NGOsource, a first-of-its-kind equivalency determination information repository, will go live this March. Developed by the San Francisco-based non-profit TechSoup Global in partnership with the Council on Foundations, Foundation Center, Independent Sector, InterAction and a consortium of donors, the repository will help streamline what is now a cumbersome process for cross-border grantmaking. Equivalency determination is how foundations currently determine if a non-US organization can be considered the equivalent of a US Internal Revenue Service-designated 501(c)(3) public charity.
An advisory council worked for five years to develop the concept, select a repository host and oversee its creation – with several early users working with NGOsource to test the service. However, the repository’s future wasn’t assured until US Secretary of State Hillary Clinton, after working through the particulars with Treasury, the IRS and various legal experts, announced a regulatory change at last September’s Clinton Global Initiative meeting. At a Global Philanthropy Working Group press conference, she said the new procedures would considerably reduce the costs associated with equivalency determination and ‘clear the way for foundations to set up organizations that can serve as repositories of this determination’.
Regulations in place at the time of the announcement required each foundation to conduct its own determination, upon which only it could rely, an inefficient and costly process. The new process will allow international funders to make use of determinations done for other funders. Once an initial equivalency determination is issued for a specific grantee, the same information will be available for the repository’s experts to issue EDs to other foundations.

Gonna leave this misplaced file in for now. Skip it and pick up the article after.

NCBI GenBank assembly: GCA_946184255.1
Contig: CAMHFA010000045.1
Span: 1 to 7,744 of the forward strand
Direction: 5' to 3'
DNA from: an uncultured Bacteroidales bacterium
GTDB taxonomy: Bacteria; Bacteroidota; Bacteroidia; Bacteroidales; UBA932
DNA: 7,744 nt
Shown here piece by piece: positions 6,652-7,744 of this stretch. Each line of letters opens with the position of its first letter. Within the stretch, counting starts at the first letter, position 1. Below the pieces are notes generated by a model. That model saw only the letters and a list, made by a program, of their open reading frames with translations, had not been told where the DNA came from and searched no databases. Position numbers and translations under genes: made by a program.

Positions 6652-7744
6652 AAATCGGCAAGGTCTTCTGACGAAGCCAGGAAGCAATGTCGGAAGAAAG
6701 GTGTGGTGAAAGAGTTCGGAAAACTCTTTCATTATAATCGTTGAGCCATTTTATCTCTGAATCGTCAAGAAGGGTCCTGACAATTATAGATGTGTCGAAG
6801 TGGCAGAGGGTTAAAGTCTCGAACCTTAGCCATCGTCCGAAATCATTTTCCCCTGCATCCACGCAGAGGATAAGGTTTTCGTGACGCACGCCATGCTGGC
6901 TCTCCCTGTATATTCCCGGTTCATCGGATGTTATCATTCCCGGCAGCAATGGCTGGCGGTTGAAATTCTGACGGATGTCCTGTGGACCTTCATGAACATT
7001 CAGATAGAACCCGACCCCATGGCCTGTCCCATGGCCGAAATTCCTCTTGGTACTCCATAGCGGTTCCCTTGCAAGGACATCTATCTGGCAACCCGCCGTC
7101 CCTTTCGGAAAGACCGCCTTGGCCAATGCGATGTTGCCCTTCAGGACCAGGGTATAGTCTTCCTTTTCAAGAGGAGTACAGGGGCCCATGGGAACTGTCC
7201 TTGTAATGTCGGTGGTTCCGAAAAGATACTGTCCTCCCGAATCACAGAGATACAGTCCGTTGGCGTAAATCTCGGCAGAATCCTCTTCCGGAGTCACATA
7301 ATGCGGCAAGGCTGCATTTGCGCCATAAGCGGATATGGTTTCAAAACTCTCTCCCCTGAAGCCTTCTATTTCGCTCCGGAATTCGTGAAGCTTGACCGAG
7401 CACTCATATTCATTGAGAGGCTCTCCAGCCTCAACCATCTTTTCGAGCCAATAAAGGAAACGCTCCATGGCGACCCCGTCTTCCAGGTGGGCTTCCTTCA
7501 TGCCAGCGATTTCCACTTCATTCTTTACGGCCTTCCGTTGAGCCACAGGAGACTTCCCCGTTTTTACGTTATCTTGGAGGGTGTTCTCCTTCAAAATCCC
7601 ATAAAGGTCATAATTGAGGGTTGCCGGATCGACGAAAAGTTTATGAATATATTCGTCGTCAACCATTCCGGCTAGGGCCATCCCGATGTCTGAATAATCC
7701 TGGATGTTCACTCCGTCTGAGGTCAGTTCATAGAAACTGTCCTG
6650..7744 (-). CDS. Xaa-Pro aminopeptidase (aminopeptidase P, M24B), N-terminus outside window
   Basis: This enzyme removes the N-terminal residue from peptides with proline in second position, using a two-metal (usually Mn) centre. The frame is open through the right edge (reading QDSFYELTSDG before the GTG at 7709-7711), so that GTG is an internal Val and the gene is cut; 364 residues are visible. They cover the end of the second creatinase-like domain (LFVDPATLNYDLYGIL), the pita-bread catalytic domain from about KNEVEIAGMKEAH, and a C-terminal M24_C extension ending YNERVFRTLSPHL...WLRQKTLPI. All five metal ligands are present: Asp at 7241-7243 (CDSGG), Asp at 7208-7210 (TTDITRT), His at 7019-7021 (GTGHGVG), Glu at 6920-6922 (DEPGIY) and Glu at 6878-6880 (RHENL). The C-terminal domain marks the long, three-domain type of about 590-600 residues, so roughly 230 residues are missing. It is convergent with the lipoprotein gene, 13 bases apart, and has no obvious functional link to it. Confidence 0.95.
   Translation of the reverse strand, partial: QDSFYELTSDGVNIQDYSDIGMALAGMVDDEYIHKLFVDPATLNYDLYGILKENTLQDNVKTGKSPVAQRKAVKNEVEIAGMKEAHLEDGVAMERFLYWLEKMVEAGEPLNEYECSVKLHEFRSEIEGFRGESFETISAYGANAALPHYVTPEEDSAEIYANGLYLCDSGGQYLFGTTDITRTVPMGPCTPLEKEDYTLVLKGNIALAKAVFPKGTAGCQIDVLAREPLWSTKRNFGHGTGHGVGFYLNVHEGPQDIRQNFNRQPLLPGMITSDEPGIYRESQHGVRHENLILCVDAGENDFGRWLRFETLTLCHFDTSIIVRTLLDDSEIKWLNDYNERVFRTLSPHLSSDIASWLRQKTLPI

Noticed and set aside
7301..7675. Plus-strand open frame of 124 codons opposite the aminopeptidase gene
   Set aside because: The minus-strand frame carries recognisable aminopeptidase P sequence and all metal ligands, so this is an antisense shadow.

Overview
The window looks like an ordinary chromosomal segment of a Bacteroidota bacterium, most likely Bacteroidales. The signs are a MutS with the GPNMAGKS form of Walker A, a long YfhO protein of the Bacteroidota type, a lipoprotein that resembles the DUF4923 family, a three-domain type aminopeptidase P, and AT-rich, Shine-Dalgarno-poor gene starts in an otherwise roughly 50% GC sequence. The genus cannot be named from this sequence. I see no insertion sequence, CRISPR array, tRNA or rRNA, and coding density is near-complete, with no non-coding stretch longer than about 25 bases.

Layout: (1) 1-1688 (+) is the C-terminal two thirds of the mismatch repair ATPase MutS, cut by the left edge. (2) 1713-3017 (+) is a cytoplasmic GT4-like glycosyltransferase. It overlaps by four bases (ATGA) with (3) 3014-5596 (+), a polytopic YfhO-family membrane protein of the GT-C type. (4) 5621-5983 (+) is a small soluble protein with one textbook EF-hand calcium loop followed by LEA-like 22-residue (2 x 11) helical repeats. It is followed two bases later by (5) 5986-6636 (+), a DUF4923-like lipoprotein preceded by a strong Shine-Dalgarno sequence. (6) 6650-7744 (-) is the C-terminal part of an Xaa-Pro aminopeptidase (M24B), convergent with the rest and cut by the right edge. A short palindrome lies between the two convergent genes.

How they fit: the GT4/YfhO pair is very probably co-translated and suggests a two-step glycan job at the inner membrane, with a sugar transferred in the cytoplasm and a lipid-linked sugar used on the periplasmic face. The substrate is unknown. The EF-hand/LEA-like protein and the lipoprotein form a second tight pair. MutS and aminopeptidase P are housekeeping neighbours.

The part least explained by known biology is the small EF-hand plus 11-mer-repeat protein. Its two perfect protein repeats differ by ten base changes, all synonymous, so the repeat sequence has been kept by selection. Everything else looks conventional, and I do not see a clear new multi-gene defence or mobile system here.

As a result, the cost to foundations of equivalency determinations will be significantly reduced, as will the administrative burden on prospective grantees, who will need to undergo equivalency determination only once, with periodic updates to ensure compliance with regulations. The repository may also encourage a wider range of funders to make grants outside the US.
Finally, it will promote a consistency of practice across the sector. As advisory council member Pamela Foster of the Rockefeller Foundation notes: ‘The real promise for international grantmakers comes from the ability to standardize what is currently done erratically, or not at all, by funders.’
Kyle Reis is manager of strategy and operations at the Ford Foundation. He was an original member of the project’s exploratory committee and continues to represent the Grants Managers Network on the advisory council. Email firstname.lastname@example.org